When I think about the video that drove me to the screen this past year — either the big flat one or the laptop — three things stick out.
One, of course, is the great variety of television that has burgeoned over the years from broadcast to cable to DVDs and streaming. The second is how the networks and PBS have become, at best, bit players in what I watch and what my friends talk about. The third is that with all the choices out there, HBO is still the head of the class. “The Sopranos” changed expectations about what we want from television and television series and HBO is still meeting those expectations better than anyone else. “My Brilliant Friend” and “Succession” were my two favorite shows of the year and if Season 2 of "Westworld" didn’t match the surprises of Season 1 it was still required viewing. I am less a fan of TV comedy than drama these days; otherwise “Barry,” “Insecure” and other HBO comedies might have joined "The Marvelous Mrs. Maisel" on the list.
So here, in order, are the 2018 shows and videos that resonate as we head into 2019.
'My Brilliant Friend'
Back when networks ruled the roost, the rule of thumb for TV dramas was that they had to deal with matters of life and death in order to draw maximum viewership. That’s why we were overwhelmed by police and hospital shows — and still are. HBO totally flips the script with "My Brilliant Friend," a program that is resolutely concerned with life, specifically the life of two girls/women drawn so intelligently in the novels of Elena Ferrante, whoever she/he/they is, and directed with such quiet style, empathy and wit by Saverio Costanzo, who picked two girls without any acting experience and made them seem like the second coming of Meryl Streep and Greta Garbo. For good measure, it’s a co-production with Italian television and shot with subtitles. But that's hardly a deterrent. Considering how beautifully “My Brilliant Friend” is shot in poor neighborhoods, maybe we’re talking about the second coming of Roberto Rossellini.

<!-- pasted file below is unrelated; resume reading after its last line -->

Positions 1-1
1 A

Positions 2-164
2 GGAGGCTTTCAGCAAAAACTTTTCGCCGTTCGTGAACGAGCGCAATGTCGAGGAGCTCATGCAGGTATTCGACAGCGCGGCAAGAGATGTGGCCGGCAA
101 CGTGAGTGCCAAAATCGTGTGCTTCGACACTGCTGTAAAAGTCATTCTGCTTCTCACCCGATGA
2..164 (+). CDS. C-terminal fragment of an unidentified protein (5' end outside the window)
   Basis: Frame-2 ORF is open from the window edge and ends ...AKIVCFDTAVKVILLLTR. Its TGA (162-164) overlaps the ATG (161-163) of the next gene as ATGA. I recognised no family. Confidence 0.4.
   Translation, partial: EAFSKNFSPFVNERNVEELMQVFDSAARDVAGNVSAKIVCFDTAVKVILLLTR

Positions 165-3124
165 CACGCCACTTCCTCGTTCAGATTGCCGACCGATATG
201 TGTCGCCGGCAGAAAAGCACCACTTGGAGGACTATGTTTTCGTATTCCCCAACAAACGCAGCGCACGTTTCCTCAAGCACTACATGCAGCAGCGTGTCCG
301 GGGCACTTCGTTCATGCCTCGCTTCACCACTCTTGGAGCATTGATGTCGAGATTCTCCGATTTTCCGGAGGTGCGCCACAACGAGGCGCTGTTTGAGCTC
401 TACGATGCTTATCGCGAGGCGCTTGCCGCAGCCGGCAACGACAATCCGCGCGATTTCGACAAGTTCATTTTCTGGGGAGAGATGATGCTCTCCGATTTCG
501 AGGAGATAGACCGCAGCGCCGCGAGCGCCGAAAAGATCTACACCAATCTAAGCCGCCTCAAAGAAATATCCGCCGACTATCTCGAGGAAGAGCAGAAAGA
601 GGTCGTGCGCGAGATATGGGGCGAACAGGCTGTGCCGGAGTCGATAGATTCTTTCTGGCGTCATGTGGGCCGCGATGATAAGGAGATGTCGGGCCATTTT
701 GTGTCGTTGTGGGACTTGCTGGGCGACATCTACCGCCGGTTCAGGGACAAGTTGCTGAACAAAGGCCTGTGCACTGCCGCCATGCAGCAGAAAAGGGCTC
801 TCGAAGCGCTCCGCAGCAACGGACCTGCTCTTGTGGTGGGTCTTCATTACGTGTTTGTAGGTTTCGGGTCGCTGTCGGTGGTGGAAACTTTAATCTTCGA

If “My Brilliant Friend” is a deeply humanistic series, “Succession” is — what — a deeply inhumanistic series? Has TV ever collected a family that behaved worse than this one, at least outside of "American Horror Story"? These folks make Dexter, the serial killer, look like a mensch. And you can’t take your eyes off of them, particularly Brian Cox as the patriarch who begins the series with a stroke, but then goes from addled King Lear to ferocious Richard III. The Murdoch-like head of an international media company has a lot to say about the worship of power in a greed-is-great world and show runner Jesse Armstrong makes us laugh at his and his family’s machinations while cringing in complicity.
'The Marvelous Mrs. Maisel'
You can make the case that Greenwich Village in the 1950s gave birth to every rebellion against the establishment since, at least on the left. The cast of characters — Norman Mailer, Lenny Bruce, Allen Ginsberg — did, however, comprise a boys' club. Make way for the women, cries "The Marvelous Mrs. Maisel," which bursts through the glass ceiling with wit, charm and dazzling cinematic storytelling. Writer-director Amy Sherman-Palladino is responsible for almost all of that. Her story of Rachel Brosnahan's disaffected and dumped housewife turned burning-down-the-house standup comic deservedly won eight Emmy awards, including best comedy series. And the one who didn't, Marin Hinkle, all but steals the opening episodes of the recently-released Season 2.
Paul McCartney's Carpool Karaoke On 'The Late Late Show'
Talk about laughing and crying simultaneously. The “cute Beatle” has always been a little too cute for my taste, particularly in his solo career. But he and James Corden brought tears to my eyes when an extended “Late Late Show” Carpool segment turned into McCartney revisiting his Liverpudlian past. The look on the pubsters’ faces when the curtain came down and McCartney and band started singing was priceless, as were the shots of the local citizenry running down the street to get into the pub as word spread about what was going on. In a world where everything seems to divide us, it is not mere nostalgia to celebrate a force that still has the power to unite us. Another aspect of the TV universe is finding these late-night segments on YouTube. I recently stumbled across Jimmy Fallon's delightful, Dylanesque takedown of Donald Trump.